Emergency Food Storage

When I first announced the Ruly Challenge for this month, one of the first private comments I received was a question about emergency food storage. Food is, of course, necessary for survival and getting rid of your food supply can trigger a sense of unease. Many sources recommend that we store extra food in case of emergencies. The problem is that there is not much specific guidance about what to store, where and how much.

Ready.gov suggests a minimum of a 3-day supply of non-perishable food that requires little to no preparation and is not salty. They provide a partial list of items like dried fruit and nuts but leaves the advice generic, “Choose foods your family will eat.”

The book, “SAS Survival Handbook: For Any Climate in Any Situation,” by John “Lofty” Wiseman, gives some general guidelines about how to store food (cool location, place not vulnerable to flooding, hurricanes or whatever disaster you are likely to experience) but also advises that “choice of foods will depend upon individual taste.” The book also makes the point that food does not have unlimited shelf life so whatever goods you plan to store, you need to be eating them and purchasing new on a regular basis. It also advises that you store multivitamins to ensure you are getting proper nutrition.

“[T]he main elements required for survival are food, fire, shelter and water. . . Food is rarely the first priority. Even in those places where it is difficult to find there are usually other problems to face first. . . . A person can survive for 3 weeks without food but for only three days without water. . . .”

–John “Lofty” Wiseman, SAS Survival Handbook

The book, “Be Alert, Be Aware, Have a Plan,” by Neal Rawls, devotes just one partial page to food storage and the advice is similarly vague:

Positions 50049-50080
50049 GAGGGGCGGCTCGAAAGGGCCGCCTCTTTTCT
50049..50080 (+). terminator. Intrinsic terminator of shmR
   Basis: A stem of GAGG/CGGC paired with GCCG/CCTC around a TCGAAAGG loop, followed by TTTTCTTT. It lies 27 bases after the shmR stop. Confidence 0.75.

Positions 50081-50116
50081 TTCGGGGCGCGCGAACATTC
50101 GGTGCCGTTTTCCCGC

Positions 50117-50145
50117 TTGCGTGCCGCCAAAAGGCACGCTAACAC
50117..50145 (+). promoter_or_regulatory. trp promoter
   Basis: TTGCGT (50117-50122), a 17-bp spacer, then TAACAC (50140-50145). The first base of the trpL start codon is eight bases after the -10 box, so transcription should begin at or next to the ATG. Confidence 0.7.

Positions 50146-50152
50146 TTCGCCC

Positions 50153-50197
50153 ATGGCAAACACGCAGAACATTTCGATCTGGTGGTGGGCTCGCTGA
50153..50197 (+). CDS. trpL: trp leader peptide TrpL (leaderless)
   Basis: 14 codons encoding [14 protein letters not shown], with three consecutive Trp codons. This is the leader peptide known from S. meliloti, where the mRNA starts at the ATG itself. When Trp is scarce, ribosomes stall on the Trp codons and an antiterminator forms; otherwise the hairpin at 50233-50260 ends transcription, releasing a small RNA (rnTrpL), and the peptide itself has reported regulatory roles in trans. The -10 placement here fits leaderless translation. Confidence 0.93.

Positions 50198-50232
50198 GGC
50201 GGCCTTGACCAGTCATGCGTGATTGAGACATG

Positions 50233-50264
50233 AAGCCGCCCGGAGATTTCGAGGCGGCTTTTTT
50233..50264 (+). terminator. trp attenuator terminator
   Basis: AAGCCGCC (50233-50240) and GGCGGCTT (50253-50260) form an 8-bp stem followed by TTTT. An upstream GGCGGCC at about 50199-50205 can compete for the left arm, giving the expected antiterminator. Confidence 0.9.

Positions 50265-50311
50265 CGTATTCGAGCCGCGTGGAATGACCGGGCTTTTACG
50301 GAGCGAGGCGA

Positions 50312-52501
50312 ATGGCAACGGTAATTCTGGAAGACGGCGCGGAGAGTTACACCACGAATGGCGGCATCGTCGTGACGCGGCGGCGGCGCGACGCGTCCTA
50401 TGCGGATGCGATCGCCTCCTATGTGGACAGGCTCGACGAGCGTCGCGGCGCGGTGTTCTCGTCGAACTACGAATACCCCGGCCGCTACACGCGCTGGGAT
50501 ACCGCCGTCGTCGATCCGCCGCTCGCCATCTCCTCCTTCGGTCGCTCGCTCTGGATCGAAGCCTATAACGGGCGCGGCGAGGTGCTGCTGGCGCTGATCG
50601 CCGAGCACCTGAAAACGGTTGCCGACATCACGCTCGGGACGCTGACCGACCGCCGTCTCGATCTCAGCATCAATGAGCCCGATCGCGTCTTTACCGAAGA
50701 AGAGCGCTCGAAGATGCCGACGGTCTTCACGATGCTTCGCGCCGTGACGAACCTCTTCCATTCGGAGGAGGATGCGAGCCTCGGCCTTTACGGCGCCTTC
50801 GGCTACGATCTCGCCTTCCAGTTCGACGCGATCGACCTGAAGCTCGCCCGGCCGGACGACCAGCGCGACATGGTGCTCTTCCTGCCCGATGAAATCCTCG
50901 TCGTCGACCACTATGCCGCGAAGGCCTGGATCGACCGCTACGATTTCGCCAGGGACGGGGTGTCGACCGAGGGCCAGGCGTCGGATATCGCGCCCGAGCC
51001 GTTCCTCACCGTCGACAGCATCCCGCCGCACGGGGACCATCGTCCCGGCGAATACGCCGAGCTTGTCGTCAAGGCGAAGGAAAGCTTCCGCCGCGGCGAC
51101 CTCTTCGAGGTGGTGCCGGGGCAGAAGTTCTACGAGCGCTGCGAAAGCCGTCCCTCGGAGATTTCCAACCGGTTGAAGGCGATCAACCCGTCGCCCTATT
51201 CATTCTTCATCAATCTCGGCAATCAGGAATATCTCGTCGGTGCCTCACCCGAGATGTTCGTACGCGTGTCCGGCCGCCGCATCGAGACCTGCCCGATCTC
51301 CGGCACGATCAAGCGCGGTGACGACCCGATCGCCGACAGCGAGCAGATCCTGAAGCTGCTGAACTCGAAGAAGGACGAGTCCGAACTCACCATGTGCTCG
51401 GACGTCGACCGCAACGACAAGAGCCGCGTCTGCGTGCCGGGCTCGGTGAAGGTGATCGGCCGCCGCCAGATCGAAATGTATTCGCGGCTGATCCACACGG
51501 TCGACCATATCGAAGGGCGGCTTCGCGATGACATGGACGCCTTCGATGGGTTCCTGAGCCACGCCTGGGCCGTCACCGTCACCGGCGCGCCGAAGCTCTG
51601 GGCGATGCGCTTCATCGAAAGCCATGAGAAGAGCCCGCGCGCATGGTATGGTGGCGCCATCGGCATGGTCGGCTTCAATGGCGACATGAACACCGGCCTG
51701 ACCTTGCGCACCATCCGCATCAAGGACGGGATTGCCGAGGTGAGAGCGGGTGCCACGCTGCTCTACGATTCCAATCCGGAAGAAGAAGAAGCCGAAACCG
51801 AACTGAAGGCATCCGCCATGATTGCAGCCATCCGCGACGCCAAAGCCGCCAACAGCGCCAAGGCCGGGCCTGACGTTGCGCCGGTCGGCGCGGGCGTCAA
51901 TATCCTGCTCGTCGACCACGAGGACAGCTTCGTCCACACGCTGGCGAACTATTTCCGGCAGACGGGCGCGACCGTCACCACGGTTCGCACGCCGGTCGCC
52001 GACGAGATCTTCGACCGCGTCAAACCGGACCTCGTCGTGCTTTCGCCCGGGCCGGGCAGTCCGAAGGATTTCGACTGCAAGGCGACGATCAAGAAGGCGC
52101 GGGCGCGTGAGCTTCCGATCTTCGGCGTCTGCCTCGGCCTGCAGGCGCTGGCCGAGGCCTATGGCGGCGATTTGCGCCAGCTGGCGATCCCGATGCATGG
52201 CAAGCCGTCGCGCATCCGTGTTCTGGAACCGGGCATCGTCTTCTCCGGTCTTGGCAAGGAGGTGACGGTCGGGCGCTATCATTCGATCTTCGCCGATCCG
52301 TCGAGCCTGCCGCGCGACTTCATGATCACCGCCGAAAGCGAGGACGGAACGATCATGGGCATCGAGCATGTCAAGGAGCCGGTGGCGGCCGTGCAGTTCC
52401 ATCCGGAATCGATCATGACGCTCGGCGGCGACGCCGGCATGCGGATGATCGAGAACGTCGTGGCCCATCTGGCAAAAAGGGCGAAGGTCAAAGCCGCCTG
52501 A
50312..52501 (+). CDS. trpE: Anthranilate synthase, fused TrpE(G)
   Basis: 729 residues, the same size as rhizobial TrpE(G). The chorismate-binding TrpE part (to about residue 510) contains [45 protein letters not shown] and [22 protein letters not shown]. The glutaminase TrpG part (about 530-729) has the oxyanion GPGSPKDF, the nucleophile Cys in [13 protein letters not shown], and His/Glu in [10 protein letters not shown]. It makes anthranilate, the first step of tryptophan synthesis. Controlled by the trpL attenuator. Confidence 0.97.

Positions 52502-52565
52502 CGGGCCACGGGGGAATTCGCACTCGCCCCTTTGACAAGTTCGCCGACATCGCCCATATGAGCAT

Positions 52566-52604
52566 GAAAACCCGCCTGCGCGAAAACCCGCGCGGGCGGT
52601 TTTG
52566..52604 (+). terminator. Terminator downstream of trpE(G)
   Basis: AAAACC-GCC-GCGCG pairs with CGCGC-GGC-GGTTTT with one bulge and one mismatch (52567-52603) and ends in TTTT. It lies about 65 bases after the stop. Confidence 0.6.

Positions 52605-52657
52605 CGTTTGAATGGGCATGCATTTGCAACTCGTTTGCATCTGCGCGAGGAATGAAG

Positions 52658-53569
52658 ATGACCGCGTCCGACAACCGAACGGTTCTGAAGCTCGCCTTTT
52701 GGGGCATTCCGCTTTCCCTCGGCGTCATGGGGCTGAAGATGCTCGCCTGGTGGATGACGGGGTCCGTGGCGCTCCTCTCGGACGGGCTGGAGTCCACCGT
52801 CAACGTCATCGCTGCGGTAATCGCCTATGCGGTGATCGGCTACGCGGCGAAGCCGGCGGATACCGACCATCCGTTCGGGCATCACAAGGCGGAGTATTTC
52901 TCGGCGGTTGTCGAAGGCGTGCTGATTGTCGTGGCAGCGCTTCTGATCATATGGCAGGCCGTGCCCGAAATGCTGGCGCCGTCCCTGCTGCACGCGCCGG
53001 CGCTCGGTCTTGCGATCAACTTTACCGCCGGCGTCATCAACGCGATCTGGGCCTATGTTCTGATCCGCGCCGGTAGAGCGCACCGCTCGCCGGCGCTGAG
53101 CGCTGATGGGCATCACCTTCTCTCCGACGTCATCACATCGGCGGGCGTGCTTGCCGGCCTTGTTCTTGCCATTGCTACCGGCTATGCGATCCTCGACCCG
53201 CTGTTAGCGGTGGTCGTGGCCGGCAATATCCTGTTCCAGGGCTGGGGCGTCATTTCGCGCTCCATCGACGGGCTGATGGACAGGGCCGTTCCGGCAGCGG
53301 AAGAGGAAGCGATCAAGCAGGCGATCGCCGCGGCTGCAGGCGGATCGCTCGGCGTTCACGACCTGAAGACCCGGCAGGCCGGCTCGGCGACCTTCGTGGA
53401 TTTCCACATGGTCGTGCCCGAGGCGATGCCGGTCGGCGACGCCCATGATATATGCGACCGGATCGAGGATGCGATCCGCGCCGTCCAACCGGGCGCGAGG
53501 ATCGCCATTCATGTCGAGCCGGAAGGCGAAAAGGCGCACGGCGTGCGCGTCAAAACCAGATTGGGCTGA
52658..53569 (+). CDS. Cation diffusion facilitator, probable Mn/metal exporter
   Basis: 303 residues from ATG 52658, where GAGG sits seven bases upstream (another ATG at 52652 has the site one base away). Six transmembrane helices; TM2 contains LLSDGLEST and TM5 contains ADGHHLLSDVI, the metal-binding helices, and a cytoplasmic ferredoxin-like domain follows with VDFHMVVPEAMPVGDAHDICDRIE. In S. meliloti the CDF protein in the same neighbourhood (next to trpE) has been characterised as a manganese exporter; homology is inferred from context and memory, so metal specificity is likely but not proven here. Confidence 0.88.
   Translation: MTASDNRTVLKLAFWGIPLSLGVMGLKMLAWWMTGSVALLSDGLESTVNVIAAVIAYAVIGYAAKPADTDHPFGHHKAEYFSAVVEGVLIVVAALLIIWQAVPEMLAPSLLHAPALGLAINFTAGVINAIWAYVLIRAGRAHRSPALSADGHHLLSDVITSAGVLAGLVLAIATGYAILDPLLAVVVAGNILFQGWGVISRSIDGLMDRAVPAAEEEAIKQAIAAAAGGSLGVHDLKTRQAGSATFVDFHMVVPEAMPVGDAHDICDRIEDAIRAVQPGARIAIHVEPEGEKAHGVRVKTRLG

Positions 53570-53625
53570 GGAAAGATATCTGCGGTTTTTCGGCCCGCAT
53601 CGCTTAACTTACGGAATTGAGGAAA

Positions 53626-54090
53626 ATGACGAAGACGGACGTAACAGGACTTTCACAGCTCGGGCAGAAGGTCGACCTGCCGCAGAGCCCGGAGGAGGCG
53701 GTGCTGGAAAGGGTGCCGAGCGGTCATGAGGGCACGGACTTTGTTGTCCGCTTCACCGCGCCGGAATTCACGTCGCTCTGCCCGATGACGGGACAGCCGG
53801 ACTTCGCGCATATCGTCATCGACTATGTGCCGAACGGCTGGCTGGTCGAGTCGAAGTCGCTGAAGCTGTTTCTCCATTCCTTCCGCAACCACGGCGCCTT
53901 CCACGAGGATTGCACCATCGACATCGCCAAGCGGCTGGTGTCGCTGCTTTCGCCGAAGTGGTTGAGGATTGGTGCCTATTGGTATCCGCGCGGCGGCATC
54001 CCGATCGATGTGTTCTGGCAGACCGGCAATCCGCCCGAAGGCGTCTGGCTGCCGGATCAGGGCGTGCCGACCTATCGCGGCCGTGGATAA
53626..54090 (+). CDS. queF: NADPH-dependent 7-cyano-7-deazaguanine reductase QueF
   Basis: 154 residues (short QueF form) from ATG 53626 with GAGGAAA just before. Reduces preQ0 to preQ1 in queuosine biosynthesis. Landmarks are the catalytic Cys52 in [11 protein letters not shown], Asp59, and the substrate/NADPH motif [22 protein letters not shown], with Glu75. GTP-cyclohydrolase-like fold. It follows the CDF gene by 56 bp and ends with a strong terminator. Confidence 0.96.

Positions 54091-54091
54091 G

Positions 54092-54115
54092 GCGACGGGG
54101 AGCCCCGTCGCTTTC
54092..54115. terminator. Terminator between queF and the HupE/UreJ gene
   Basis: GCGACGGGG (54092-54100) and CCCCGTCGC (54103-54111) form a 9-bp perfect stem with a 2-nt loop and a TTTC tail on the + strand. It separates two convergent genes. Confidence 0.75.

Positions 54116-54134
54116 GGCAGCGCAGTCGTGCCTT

“Emergency food should consist of items that store easily and have a long shelf life. Better yet, consider foods you have around the house all the time and consume and replace regularly. I’ve never stashed away canned meats or other strange items I don’t ordinarily eat. I figure if a disaster strikes, why force myself to eat lousy food?”

–Neal Rawls, Be Alert, Be Aware, Have a Plan

The book, “Americans at Risk: Why We Are Not Prepared for Megadisasters and What We Can Do Now,” by Irwin Redlener, does not discuss food storage at all! The number one item on his “Eight Principles of Citizen Preparedness” is:

1. Stay healthy and fit. I cannot emphasize this enough. In a serious emergency, people need a good reserve of physical and mental strength to cope. Boarding up windows or moving belongings to a safe place in a short period of time may be physically demanding. Escaping from a dangerous situation may be physically and mentally taxing.

–Irwin Redlener, Americans at Risk

Mr. Redlener does reference the National Center for Disaster Preparedness which advises in its “Model for Disaster Preparedness” that the most important food storage tip is to make sure you are storing plenty of drinkable water. As for food:

“[M]ost adults can survive without food for weeks . . . . There is no accepted standard of how much food to stockpile, or what type to have. You must decide.”

Model for Disaster Prepareness, National Center for Disaster Preparedness